After many dips in DC’s superhero universe, Zack Snyder returns to zombie action for the first time in 17 years with “Army of the Dead” which made its way on Netflix on May 21st and in select theaters across the United States. After mixed reviews left and right, here is mine, for HorrorNews.Net.
Right from the get-go, the film has a very “Zack Snyder” feel. After the rather comical and idiotic demonstration of how the undead problematic seeps out, we are treated with a musical montage involving Richard Cheese (who also sang an incredible version of Disturbed’s “Down with the Sickness” in Snyder’s 2004 remake of “Dawn of the Dead”) and fast-paced, intimidating hordes of zombies. Amidst the great performance by Mr. Cheese, we discover various characters and visual insights of each of their backstories. What is most interesting about the musical montage is that it succeeds in presenting some emotional storytelling, action-packed scenes and remarkably gory ones, as well. You can’t help but feel impressed and entertained within the first 15 minutes of the movie.
As a wrestling fan, it was nice to see former pro wrestler Dave Bautista as one of the lead roles. He certainly doesn’t steal the show for any reason and could have probably been replaced by another mountain of a man, but he definitely doesn’t seem out of place in his role, either. His relationship with his daughter has been inexistant for a long time as they reconnect throughout the storyline and Bautista even succeeds at pulling at our heart strings, at times, as the father who just can’t seem to figure out his estranged daughter.
Speaking of characters, there is a decent squad formed to execute the multi-million dollar heist; some shining more than others. My personal favorite is a German genius named Deiter who is recruited to crack open the enormous safe underneath the casino; the last step before accessing the hundreds of millions of dollars. The combination of his innocence and onscreen charisma won’t leave you indifferent. A few other characters have an entertaining moment or two, but no character is truly memorable beyond belief, even though you mildly get attached to them.
The movie does take a little bit of a dip, momentum-wise, mid-film, with a lull that seems to stretch out. Did the movie need to be two and a half hours long? Absolutely not, and that is one of the biggest sources of annoyance from the disappointed viewers of “Army of the Dead”. Despite the scenario attempting to innovate within the continually rehashed zombie subgenre with some “alpha” zombies (which, don’t get me wrong, do add a little spice to the film), there are definitely some details that could have been left out, seemed farfetched or that had already been seen before in Snyder’s “Dawn of the Dead”.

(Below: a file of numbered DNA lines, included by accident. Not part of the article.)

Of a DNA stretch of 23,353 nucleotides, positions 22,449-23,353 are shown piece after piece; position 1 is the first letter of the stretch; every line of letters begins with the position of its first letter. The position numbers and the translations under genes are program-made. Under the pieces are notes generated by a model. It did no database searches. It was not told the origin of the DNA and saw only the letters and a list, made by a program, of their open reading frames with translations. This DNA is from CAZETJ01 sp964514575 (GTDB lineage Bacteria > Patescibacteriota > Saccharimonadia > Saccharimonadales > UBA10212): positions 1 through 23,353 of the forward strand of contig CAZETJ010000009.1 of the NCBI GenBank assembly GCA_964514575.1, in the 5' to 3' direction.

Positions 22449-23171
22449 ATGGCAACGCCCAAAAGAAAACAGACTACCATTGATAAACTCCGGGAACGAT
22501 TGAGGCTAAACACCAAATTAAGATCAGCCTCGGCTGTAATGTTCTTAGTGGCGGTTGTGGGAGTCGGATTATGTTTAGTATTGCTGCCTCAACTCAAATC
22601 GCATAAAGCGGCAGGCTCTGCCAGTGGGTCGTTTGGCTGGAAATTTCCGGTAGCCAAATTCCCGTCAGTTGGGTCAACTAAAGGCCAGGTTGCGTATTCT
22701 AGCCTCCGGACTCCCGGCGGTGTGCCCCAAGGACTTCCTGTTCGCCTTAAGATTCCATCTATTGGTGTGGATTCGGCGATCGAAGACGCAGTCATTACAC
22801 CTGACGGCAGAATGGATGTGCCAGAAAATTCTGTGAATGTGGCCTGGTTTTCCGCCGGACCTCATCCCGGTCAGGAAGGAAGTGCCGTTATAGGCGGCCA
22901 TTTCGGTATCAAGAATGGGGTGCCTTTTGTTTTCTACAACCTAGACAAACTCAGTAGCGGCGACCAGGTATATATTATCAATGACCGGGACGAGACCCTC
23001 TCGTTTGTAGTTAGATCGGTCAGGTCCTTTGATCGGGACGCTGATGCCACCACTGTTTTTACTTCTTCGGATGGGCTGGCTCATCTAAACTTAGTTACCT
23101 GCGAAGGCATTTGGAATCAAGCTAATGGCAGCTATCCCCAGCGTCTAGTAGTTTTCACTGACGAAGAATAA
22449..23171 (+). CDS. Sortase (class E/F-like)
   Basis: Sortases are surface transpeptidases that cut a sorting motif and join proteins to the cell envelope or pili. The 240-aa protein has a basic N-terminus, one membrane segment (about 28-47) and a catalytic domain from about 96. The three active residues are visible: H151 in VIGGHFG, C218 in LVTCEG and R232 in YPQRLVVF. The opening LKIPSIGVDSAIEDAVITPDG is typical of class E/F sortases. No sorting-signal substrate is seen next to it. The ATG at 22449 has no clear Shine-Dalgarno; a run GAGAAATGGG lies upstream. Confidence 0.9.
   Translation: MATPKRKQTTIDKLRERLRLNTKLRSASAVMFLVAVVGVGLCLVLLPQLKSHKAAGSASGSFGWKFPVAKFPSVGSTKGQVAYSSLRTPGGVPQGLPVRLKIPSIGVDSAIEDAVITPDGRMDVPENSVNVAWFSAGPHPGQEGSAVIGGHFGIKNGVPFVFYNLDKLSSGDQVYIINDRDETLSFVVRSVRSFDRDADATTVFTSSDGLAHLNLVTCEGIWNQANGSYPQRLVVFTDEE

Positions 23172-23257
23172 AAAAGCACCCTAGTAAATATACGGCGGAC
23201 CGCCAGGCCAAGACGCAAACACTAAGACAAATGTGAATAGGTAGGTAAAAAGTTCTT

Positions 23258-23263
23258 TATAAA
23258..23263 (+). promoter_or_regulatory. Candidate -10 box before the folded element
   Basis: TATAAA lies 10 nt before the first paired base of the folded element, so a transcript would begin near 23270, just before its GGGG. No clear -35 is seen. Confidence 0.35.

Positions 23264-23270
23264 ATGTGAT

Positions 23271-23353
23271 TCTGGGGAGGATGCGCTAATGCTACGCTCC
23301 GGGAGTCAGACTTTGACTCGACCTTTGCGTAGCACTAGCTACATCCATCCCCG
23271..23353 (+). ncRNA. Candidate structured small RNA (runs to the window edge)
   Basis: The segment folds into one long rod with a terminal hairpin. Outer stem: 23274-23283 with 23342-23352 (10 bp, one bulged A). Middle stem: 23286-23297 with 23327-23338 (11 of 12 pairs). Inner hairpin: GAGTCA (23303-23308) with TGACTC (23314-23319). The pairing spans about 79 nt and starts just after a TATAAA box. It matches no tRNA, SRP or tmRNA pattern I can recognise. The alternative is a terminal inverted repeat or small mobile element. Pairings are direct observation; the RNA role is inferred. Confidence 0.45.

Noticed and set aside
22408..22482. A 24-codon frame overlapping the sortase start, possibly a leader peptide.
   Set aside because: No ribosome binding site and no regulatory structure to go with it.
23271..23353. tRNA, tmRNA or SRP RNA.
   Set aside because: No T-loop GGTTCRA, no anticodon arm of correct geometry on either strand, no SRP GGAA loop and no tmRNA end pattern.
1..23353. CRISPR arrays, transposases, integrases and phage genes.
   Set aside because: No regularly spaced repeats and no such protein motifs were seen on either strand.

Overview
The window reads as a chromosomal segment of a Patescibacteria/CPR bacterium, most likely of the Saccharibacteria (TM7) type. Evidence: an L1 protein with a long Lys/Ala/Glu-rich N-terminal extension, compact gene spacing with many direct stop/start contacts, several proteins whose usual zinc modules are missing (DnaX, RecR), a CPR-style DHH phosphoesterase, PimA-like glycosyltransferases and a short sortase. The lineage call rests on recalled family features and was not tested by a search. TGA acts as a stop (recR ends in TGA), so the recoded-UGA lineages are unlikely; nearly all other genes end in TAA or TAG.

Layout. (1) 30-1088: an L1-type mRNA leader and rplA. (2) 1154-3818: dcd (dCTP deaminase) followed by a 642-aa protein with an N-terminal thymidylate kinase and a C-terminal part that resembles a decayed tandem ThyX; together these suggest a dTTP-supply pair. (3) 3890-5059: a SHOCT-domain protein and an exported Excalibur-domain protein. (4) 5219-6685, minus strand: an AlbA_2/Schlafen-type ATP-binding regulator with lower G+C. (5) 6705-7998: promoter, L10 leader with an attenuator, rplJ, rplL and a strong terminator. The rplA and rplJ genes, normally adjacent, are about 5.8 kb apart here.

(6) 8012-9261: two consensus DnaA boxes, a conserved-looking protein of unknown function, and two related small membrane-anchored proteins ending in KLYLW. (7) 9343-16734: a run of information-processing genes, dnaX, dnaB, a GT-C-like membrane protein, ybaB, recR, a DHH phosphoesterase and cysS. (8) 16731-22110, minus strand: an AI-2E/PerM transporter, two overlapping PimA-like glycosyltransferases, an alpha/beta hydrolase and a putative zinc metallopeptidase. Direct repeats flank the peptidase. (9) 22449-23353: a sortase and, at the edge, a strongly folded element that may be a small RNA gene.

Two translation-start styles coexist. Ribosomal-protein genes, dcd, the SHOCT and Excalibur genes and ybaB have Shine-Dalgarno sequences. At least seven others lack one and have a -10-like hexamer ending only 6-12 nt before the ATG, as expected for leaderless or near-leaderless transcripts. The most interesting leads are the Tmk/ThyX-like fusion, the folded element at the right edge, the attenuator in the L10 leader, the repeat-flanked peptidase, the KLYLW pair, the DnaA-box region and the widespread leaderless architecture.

“Army of the Dead” feels like a very, very American action-zombie movie. With lots of in-your-face action, slow-downed scenes and predictable outcomes for specific characters, as well as its ending, you can’t help but feel a weighing sense of déja-vu. That being said, it is an entertaining blend of action, humor, and gore; even adding some honorable emotional scenes to the mix. While it doesn’t completely reinvent the wheel in terms of undead subgenre, is well over the acceptable time frame for this basic of a movie (that doesn’t need extensive storyline explanations time-wise, for instance), and falls way short of 2004’s “Dawn of the Dead” in comparative (one of the best horror remakes, in my humble opinion), Zack Snyder’s latest zombie flick still packs in a good time if you have the 150 minutes free.
I would briefly summarize it as a watered-down squad-recruiting à-la-Ocean’s Eleven thrown into a very similar premise to 2020’s “Peninsula” (sequel to 2016’s “Train to Busan”). The excellent fusion of appealing CGI and practical effects, along with solid make-up art, will surely be eye-candy for any horror fan out there, nonetheless. The Netflix-available movie receives a score of 7/10 from my part.